Nevertheless, despite the positive start, Warburton succumbed to experience in the second and third rounds, as Fisher initiated a striking battle. Utilising quicker hands and feet, Fisher peppered Warburton from range and scored a flash knockdown off a solid right hand. Warburton swiftly grabbed a leg, only for Fisher to posture up and rain down blows from the top position. An extravagant axe-kick from the same position brought cheers from the London crowd.
By the time the second round wrapped up, both lightweights were looking for heel hooks, with Fisher's superior technique getting him closer to the desired result.
The fast-paced action continued into the final stanza, as Fisher enjoyed success with sharper and straighter shots. The longer and rangier of the two, Warburton was unable to match Fisher for sharpness and seemed to struggle with the pace as the bout entered its final knockings. However, the Brit remained game and pitching throughout, despite the obvious sway in momentum.
Fisher, now 25-6, brought out more of his box of tricks in the final session, as he buried a spinning back-kick into Warburton's gut and then later followed up with a stunning left knee. Warburton coped with the impact of both shots admirably, but Fisher's confidence was now sky-high, as he capped each success with his best Ric Flair impression.
This dominance continued into the final moments, as Fisher secured a mount position and attempted to lock in more than one rear-naked choke. Through a combination of tiredness and the desire of his opponent, it never came. Fisher settled for victory via the scorecards, sweeping a unanimous verdict at the bout's conclusion. Albeit in defeat, Warburton, in pushing a seasoned veteran on his first UFC start, comes out with credit, despite dropping to 7-3-1.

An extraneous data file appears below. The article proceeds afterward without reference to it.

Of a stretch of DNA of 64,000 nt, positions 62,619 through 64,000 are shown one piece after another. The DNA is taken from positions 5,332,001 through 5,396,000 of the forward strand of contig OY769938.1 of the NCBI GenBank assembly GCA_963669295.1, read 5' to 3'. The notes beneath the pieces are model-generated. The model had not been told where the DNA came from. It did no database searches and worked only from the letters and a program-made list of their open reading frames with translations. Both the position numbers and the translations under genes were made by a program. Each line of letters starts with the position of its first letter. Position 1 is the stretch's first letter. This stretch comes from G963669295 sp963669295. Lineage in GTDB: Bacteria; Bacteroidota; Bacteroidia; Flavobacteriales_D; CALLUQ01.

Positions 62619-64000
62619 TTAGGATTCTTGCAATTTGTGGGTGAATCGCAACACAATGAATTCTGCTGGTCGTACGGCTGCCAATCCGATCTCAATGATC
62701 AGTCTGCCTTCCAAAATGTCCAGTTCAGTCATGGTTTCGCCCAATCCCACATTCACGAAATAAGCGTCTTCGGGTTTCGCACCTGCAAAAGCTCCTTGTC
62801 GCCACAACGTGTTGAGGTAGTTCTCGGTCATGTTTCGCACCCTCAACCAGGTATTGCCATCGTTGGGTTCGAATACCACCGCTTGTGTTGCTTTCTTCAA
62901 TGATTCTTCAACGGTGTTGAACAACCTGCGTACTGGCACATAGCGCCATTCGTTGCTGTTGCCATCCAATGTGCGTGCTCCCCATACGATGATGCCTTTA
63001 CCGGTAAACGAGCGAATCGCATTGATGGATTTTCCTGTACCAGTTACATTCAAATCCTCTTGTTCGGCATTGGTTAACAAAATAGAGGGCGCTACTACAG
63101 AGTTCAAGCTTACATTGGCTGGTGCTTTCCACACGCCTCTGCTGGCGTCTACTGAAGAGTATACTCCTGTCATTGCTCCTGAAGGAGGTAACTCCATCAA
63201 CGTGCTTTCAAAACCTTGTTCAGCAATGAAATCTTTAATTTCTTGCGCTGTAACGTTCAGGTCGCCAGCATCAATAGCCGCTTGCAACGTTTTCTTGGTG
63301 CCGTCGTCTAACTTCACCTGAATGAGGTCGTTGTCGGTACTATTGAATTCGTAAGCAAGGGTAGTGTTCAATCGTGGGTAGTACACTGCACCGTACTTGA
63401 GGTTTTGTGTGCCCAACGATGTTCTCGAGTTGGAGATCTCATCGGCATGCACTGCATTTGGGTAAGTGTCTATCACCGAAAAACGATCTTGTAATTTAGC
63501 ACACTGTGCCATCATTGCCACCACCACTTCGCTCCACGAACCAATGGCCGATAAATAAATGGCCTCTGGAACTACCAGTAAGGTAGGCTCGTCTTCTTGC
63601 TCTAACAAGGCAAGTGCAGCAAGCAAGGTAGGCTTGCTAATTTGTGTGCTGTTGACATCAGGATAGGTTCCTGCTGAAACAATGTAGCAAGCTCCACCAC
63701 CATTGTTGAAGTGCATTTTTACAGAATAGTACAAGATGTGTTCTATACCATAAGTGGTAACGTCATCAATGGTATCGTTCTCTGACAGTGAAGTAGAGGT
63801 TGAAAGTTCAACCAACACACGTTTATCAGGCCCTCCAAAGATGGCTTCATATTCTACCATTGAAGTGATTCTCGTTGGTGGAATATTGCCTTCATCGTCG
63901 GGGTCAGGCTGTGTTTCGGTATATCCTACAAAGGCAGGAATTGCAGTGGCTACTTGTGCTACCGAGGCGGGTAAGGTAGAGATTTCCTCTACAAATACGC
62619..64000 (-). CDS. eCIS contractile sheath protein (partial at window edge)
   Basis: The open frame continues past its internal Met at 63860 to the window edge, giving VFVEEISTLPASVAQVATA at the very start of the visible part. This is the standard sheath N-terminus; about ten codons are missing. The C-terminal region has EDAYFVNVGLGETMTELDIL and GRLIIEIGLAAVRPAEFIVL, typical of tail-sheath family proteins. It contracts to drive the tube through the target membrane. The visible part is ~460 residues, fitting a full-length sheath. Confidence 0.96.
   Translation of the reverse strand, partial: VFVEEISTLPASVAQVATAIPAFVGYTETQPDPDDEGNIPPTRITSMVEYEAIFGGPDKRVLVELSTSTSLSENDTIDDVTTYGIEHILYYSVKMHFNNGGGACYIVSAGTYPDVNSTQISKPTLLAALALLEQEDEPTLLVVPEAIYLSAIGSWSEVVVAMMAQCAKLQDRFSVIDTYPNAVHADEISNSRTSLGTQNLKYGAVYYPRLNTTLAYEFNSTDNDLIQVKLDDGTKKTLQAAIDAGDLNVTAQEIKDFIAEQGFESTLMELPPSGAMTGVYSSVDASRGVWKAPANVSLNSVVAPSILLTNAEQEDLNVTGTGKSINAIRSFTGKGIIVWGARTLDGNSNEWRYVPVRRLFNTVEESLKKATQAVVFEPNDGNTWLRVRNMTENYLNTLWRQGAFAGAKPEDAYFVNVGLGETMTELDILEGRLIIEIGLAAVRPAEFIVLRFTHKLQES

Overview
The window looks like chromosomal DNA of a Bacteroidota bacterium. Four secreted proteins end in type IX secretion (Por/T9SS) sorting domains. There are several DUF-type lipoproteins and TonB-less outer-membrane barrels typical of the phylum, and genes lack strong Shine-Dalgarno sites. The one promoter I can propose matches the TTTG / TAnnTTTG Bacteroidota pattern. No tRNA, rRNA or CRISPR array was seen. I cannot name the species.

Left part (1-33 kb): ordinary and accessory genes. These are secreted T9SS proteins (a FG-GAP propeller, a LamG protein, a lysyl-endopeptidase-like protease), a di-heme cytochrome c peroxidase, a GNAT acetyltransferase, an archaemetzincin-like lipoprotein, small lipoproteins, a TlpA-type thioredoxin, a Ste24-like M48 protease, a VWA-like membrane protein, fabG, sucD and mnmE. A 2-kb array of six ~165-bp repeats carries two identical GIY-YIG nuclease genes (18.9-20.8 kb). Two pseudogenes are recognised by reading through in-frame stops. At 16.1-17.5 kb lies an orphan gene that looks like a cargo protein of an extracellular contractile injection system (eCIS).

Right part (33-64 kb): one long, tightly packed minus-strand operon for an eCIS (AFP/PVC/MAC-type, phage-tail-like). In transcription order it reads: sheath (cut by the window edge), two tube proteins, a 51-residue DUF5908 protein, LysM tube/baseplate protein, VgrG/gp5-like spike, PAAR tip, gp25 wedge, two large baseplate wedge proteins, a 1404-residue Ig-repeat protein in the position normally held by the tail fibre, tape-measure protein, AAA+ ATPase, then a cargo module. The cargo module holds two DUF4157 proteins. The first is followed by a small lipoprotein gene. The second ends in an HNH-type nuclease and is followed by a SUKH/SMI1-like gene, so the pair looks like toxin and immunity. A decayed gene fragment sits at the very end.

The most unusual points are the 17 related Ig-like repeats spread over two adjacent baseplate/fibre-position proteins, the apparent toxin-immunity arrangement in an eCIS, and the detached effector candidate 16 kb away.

McSweeney vs. Maldonado
They'd hoped for a better start to their night, but British fight fans were forced to wait for their first victory at UFC 120, as light heavyweight rep James McSweeney was broken down and stopped by newcomer Fabio Maldonado in the third and final round.
The Colorado-based Brit figured to boast an edge in striking over his Brazilian foe, yet he was for long portions of the fight dominated by Maldonado's crisper work in the stand-up. McSweeney started the bout well, landing numerous kicks and tight punches in close, only to eventually slow down as the bout progressed. His work-rate dropped and Maldonado began making wise investments with body shots.
Sensing his foe was wilting, Maldonado picked McSweeney off from range and began grinding the British heavyweight down. Body shots continued to take the wind from McSweeney's sails, before Maldonado closed the show in the final round. The Brazilian moves to 18-3.